Léonie Adams (1899-1988)


From weariness I looked out on the stars
   And there beheld them, fixed in throbbing joy,
Nor racked by such mad dance of moods as mars
   For us each moment’s grace with swift alloy.
And as they pierced the heavens’ serene deep
   An envy of that one consummate part
Swept me, who mock. Whether I laugh or weep,
   Some inner silences are at my heart.
Cold shame is mine for all the masks I wear,
   Belying that in me which shines and sings
Before Him, to face down man’s alien stare—
   A graceless puppet on unmeaning strings,
I that looked out, and saw, and was at rest,
   Stars, and faint wings, rose-etched along the west.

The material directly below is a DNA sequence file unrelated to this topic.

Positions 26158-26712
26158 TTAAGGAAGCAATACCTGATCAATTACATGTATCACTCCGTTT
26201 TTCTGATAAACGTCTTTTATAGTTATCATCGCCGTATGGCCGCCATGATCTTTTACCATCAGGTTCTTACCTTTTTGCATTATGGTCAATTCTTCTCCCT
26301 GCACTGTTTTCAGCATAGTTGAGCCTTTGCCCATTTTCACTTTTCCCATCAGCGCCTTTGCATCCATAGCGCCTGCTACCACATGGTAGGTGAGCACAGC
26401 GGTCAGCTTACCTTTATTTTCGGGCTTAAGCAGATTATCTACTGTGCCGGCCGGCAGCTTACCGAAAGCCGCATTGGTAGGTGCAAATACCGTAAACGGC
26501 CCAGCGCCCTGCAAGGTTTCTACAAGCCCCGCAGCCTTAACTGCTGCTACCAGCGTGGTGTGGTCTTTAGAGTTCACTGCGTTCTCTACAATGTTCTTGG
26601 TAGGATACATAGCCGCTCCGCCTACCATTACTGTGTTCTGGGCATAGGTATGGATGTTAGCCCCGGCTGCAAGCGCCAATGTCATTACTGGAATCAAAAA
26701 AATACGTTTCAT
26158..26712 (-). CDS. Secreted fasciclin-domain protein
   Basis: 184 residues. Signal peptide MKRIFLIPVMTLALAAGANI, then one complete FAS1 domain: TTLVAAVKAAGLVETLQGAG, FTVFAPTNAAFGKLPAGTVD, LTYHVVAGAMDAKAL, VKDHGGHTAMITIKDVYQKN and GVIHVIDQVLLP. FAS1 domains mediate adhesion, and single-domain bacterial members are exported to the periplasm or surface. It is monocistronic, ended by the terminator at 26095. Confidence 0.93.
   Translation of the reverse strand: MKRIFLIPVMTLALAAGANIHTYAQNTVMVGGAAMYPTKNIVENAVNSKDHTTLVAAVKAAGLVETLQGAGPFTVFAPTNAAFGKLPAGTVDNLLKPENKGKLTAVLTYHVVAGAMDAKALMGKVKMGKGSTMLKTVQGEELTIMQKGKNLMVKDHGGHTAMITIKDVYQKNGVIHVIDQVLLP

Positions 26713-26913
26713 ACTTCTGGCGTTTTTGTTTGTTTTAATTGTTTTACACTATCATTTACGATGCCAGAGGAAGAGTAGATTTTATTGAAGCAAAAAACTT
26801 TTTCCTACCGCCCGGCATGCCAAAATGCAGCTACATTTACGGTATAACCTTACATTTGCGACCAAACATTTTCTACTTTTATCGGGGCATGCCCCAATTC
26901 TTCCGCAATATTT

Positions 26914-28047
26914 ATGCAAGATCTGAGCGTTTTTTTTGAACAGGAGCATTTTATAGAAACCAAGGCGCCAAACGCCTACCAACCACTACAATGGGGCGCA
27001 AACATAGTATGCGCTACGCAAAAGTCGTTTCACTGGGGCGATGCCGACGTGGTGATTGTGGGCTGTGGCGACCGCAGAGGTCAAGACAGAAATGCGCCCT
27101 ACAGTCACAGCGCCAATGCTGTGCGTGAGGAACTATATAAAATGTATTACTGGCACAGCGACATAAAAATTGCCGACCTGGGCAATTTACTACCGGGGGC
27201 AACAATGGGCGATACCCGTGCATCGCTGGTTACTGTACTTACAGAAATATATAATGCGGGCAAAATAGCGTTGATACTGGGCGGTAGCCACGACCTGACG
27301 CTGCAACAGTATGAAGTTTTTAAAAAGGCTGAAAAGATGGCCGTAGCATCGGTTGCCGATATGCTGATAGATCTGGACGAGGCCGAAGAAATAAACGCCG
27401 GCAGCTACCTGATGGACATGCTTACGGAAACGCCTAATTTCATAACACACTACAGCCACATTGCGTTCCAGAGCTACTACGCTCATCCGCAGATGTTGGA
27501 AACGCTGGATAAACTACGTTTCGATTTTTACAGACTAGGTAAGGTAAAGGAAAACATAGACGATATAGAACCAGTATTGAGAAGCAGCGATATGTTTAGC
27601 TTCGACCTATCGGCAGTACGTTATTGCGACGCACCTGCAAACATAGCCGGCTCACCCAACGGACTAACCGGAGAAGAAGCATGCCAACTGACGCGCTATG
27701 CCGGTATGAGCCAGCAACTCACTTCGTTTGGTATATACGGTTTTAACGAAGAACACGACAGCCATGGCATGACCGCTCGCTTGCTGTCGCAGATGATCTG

Kennst du das Land

No, I have borne in mind this hill,
For once before I came its way
In hours when summer held her breath
Above her innocents at play;
Knew the leaves deepening the green ground
With their green shadows, there as still
And perfect as leaves stand in air;
The bird who takes delight in sound
Giving his young and watery call,
That is each time as if a fall
Flashed silver and were no more there.
And knew at last, when day was through,
That sky in which the boughs were dipped
More thick with stars than fields with dew;
And in December brought to mind
The laughing child to whom they gave
Among these slopes, upon this grass,
The summer-hearted name of love.
Still can you follow with your eyes,
Where on the green and gilded ground
The dancers will not break the round,
The beechtrunks carved of moonlight rise;
Still at their roots the violets burn
Lamps whose flame is soft as breath.
But turn not so, again, again,
They clap me in their wintry chain;
I know the land whereto you turn,
And know it for a land of death.